Errors in judgment are educational if they send the right message —that turning around at the right time or opting not to go on are decisions that will save your life time and time again. Unfortunately, our virtual-reality society presents some problems in defining risk. To some degree, we have come to see it as a quest instead of a warning.

The "no fear" philosophy pushes people to navigate in the backcountry regardless of the elements, but it operates on the faulty premise that liabilities and possible injuries are a low priority and that rescue is just a call away. This is dangerous for the people seeking recreation and for the people called upon to rescue them. People fail to make the right choices based on their capabilities. They forget that prevention is the rule because treatment is often impractical or impossible.

My first climb on Denali in 1981 was one of the most traumatic and best learning experiences in my life because of the severe storms we encountered at 17,000 feet. As a mountaineering ranger for the past 13 years I have witnessed many worst case scenarios regarding accidents along with some of the most determined wills to survive. Conducting many varied and difficult backcountry patrols in Denali National Park I have retained these thoughts on surviving in the wilderness of Alaska.

  • Everyone has a personal responsibility to maintain self-sufficiency in the wilderness and should always base decisions on getting back on their own.
  • Your best resource is the ability to think in a controlled manner when a life-threatening crisis is happening.
  • Prevention, not treatment, is what ultimately will save your life in the wilderness. There is a notable difference between a gamble and a calculated risk. A calculated risk considers all the odds, justifies the risk, and then makes an intelligent decision based on conservative judgment. A gamble is something over which you have no control and the outcome is just a roll of the dice.
  • You cannot make intelligent decisions in the wilderness if you do not understand the risks.
  • Never give up;the will to live is a valuable asset. Sometimes people perish simply because they fall short on perseverance.
  • As a rule, if you die in the wilderness you made a mistake;careless judgment has a sharp learning curve.
  • Wilderness rescues in Alaska are often dangerous to the rescuers and always weather-contingent.
  • People do not realize the devastating impact that their accidents have on friends and loved ones.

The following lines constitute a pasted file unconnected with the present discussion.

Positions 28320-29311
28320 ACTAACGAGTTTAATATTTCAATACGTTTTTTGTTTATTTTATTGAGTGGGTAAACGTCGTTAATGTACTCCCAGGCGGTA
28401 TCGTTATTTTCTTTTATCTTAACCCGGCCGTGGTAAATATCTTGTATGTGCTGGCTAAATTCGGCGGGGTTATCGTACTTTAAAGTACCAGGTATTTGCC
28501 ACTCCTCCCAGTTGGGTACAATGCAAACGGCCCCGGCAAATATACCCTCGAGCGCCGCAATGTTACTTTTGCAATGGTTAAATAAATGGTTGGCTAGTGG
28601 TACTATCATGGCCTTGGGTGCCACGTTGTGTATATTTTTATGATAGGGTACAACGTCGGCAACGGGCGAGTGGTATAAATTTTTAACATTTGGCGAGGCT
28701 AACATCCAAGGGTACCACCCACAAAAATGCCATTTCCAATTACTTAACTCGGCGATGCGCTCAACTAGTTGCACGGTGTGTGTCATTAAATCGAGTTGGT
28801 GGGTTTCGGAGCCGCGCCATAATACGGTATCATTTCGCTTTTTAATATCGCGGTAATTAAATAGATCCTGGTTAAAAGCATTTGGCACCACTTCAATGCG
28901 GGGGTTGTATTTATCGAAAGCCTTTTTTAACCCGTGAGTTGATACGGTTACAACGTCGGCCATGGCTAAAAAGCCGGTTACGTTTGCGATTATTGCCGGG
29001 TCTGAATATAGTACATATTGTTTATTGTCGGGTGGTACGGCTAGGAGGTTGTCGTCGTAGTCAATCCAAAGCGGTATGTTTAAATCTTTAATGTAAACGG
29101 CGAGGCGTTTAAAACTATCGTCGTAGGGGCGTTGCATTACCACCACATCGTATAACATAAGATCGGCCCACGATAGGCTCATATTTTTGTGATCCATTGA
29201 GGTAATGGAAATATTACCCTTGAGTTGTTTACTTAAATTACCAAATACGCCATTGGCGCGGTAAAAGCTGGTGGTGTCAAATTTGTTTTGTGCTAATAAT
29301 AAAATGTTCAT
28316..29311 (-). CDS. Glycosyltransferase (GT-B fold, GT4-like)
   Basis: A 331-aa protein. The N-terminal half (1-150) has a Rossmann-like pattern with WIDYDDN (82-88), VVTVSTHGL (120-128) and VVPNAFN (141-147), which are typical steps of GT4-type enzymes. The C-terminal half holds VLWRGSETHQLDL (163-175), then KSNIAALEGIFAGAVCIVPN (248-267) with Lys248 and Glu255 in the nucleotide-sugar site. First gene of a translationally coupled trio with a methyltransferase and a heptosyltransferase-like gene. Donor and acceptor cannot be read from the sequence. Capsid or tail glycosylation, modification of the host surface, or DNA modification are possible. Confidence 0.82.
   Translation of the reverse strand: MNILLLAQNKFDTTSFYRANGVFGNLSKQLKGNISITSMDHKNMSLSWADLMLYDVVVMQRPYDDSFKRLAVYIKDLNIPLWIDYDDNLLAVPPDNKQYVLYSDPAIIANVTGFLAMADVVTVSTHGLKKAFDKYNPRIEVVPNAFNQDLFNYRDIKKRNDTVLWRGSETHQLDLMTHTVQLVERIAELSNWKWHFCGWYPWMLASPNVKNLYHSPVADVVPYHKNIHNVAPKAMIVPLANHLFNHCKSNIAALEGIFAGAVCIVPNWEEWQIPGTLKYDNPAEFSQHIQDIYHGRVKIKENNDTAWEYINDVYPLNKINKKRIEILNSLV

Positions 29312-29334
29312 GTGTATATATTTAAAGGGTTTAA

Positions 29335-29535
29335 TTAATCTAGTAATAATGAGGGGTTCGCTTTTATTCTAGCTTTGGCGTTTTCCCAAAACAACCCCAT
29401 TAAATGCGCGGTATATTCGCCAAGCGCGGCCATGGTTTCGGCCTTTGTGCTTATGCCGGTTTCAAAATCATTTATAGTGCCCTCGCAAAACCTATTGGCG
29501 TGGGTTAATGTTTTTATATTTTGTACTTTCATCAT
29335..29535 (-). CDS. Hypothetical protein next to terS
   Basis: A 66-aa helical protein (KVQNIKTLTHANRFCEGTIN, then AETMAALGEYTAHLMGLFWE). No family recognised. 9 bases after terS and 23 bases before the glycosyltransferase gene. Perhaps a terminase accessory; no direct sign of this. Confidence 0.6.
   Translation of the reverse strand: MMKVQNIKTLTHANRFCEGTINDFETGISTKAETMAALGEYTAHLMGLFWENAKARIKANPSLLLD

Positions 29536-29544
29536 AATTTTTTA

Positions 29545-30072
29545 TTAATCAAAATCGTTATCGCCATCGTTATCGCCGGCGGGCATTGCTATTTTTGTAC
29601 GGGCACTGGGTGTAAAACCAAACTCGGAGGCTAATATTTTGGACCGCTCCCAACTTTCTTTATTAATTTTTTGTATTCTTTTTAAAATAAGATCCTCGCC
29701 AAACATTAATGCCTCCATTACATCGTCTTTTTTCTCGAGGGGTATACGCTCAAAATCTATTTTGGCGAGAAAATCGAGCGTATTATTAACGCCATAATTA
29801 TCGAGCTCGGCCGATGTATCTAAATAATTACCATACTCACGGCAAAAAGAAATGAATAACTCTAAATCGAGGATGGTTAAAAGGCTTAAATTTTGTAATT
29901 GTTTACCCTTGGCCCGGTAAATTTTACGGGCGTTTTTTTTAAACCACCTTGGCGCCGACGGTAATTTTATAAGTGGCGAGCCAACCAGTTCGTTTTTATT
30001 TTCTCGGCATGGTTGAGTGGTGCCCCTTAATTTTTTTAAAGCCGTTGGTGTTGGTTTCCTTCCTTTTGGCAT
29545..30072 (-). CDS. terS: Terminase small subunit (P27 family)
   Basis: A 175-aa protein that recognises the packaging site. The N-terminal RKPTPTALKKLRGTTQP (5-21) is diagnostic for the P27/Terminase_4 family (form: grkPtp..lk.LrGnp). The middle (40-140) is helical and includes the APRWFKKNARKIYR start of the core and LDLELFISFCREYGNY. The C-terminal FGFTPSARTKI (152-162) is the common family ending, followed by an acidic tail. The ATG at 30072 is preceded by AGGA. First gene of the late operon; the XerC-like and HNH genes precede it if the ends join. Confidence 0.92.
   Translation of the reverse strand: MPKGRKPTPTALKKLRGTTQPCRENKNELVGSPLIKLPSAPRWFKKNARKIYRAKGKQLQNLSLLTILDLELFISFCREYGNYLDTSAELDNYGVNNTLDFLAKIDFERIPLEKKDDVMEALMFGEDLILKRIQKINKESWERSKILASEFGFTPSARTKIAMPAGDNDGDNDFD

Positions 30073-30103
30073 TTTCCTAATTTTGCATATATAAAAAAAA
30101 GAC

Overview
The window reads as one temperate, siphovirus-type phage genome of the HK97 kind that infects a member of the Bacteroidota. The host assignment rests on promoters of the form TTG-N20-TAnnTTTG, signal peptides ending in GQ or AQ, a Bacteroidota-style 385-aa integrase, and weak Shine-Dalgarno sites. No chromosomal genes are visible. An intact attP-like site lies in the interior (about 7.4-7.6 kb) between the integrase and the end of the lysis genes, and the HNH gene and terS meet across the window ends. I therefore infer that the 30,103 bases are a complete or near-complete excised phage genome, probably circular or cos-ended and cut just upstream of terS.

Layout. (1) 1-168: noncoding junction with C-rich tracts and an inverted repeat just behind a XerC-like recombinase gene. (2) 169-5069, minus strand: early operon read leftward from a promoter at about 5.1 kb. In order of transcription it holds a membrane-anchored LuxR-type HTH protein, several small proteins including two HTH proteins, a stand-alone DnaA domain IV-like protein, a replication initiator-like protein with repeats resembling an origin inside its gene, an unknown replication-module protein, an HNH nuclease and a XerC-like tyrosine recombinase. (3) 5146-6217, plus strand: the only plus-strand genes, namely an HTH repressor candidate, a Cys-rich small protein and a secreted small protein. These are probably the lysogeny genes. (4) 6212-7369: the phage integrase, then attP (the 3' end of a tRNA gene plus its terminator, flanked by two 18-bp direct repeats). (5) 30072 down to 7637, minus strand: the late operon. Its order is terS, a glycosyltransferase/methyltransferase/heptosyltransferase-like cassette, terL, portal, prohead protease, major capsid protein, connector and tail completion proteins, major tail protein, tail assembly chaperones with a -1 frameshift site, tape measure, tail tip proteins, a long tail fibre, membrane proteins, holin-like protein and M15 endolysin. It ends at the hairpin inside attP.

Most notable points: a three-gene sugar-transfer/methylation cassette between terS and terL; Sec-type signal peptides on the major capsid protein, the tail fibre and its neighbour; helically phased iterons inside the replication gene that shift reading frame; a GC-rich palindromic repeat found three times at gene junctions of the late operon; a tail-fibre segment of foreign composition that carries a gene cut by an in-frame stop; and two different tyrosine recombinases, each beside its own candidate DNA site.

• The prerequisite to misadventure is the belief that you are invincible or that the wilderness cares about you.
Denali National Park staff is committed to helping make your expedition a successful and unforgettable experience. I hope that you will partner with us in maintaining Denali National Park and Preserve as the pristine natural environment that it is. Allow others to take away with them the same unmatched experience that you will no doubt take with you.

Safe climbing,

Daryl R. Miller
Retired Mountaineering Ranger
Denali National Park and Preserve

 
Photo of Daryl Miller

NPS Photo/Gualtieri

Daryl Miller's life of high adventure started at age 17 as a young U.S. Marine at Guantanamo Bay during the Cuban Missile Crisis, and following two combat tours in Vietnam, he eased into civilian life. Miller worked as a rodeo clown, chimp boxer, bartender, a wilderness skills instructor, and mountain guide before starting his 18-year tenure at Denali National Park and Preserve. From 2000 to 2008, Miller served as South District Ranger, overseeing all mountaineering and rescue operations in the Park. In 1996, the President of Italy awarded Miller with the Targa D'Argento Solidarity Award in recognition of his team's many life-saving mountaineering rescues. One of his greatest adventures in Denali National Park began in February 1995, when Miller and his friend Mark Stasik set out on what was to become a 45-day, 350-mile winter circumnavigation of Mt. McKinley and Mt. Foraker, a trip that tested every survival skill he had.

Last updated: April 14, 2015